Skip to main content

Advertisement

You are viewing the new article page. Let us know what you think. Return to old version

N-terminal pro-BNP predicts mortality better than procalcitonin in abdominal severe sepsis and septic shock

Introduction

N-terminal pro-BNP (pBNP) could be useful to predict outcome in severe sepsis. We have conducted a study to compare pBNP and procalcitonin (PCT) in the setting of abdominal severe sepsis or septic shock.

Methods

We performed a prospective study of 51 consecutive patients with abdominal severe sepsis or septic shock. Age, gender, APACHE II score at admission, in-unit survival, presence of septic shock and serum PCT and pBNP levels during 4 days after admission were determined. Statistics: chi-square test, Student's t test, Mann-Whitney's test for samples without normal distribution and Cox's logistic regression. P < 0.05 was considered statistically significant.

Results

The mean APACHE II score at admission was 20.52 ± 5.07. This value was found to be significantly higher in nonsurvivors (18.38 ± 4.56 vs. 24.00 ± 4.03, P < 0.05). Values of pBNP were significantly higher in nonsurvivors from the first day of the study. PCT levels were higher in nonsurvivors, but only reached statistically significance on day 2 (Table 1). These results were not found to be influenced by age, gender or presence of shock in multivariate analysis.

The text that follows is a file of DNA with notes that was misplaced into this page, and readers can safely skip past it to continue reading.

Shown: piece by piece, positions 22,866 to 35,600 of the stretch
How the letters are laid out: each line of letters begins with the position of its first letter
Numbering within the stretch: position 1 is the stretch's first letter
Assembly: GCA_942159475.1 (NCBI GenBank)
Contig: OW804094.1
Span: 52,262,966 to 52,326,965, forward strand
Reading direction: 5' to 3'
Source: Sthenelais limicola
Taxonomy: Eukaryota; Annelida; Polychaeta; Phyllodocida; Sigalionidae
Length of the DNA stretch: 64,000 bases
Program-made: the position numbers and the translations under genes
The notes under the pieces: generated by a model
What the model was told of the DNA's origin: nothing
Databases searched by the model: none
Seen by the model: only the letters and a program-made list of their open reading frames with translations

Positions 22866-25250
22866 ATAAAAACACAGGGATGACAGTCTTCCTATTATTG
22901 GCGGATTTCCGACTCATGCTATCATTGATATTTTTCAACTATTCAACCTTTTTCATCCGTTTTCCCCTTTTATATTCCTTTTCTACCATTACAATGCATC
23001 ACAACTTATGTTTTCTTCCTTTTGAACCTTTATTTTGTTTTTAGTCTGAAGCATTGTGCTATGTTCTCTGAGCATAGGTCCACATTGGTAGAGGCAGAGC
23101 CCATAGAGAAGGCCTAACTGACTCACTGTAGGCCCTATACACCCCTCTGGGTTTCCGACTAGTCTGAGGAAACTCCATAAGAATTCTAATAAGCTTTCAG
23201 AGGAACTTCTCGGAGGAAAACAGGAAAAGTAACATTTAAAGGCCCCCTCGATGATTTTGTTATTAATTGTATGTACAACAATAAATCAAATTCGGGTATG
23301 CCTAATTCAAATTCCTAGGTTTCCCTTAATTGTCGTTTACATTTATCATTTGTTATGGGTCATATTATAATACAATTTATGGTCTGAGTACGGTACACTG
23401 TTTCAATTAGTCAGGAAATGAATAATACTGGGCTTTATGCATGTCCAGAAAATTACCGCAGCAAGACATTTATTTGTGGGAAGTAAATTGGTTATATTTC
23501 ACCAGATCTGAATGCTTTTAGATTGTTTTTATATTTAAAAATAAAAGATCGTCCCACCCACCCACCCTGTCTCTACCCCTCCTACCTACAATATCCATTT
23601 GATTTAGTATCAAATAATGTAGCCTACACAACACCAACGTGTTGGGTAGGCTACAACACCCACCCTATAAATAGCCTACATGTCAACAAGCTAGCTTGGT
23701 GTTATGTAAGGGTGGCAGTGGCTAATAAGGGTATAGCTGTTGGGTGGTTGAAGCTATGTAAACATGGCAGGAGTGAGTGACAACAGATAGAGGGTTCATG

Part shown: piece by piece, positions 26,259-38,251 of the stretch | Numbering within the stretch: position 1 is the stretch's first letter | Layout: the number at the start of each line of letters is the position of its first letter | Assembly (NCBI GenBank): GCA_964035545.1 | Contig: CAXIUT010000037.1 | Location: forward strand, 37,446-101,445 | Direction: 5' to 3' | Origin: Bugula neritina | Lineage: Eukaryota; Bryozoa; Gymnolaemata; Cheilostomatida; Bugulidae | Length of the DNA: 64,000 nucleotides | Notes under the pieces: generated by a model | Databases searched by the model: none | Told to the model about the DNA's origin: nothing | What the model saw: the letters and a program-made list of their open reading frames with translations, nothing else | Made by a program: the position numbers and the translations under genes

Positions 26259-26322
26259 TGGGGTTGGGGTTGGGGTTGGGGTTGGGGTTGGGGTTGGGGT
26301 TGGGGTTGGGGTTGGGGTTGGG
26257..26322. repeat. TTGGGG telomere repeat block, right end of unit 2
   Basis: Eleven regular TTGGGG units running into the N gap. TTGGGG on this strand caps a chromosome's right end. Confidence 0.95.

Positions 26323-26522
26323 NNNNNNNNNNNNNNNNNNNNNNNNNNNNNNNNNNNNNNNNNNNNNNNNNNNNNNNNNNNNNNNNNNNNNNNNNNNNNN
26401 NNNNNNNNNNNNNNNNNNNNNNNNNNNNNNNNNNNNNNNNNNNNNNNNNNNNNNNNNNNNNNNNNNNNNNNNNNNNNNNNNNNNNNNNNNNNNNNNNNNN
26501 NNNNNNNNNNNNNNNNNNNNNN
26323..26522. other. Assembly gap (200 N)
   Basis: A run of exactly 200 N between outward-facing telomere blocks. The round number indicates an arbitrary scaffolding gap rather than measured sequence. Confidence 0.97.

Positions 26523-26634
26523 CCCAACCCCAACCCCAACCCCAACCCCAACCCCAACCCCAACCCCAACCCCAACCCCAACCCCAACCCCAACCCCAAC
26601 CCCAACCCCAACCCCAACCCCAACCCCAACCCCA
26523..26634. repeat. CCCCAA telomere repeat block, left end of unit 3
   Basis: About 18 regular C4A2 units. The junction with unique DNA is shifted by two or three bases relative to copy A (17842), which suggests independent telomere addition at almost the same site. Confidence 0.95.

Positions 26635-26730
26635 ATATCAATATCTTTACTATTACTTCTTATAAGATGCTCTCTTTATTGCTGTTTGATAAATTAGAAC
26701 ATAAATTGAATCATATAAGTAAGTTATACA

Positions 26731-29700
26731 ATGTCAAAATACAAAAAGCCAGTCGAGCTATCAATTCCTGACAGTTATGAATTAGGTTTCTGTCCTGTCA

Table 1 Values of pBNP and PCT during the study period

Conclusions

Our results shown that pBNP could be more useful than PCT to discriminate the patients with abdominal severe sepsis and worse outcome.

References

  1. 1.

    Phua J, et al.: Shock. 2008, 29: 328-333.

  2. 2.

    Verdier B, et al.: Ann Fr Anesth Reanim. 2008, 27: 135-140.

  3. 3.

    Delerme S, et al.: Biomark Insights. 2008, 3: 203-217.

Download references

Author information

Correspondence to N Ruiz-Vera.

Rights and permissions

Reprints and Permissions

About this article

Keywords

  • Public Health
  • Logistic Regression
  • Normal Distribution
  • Septic Shock
  • Emergency Medicine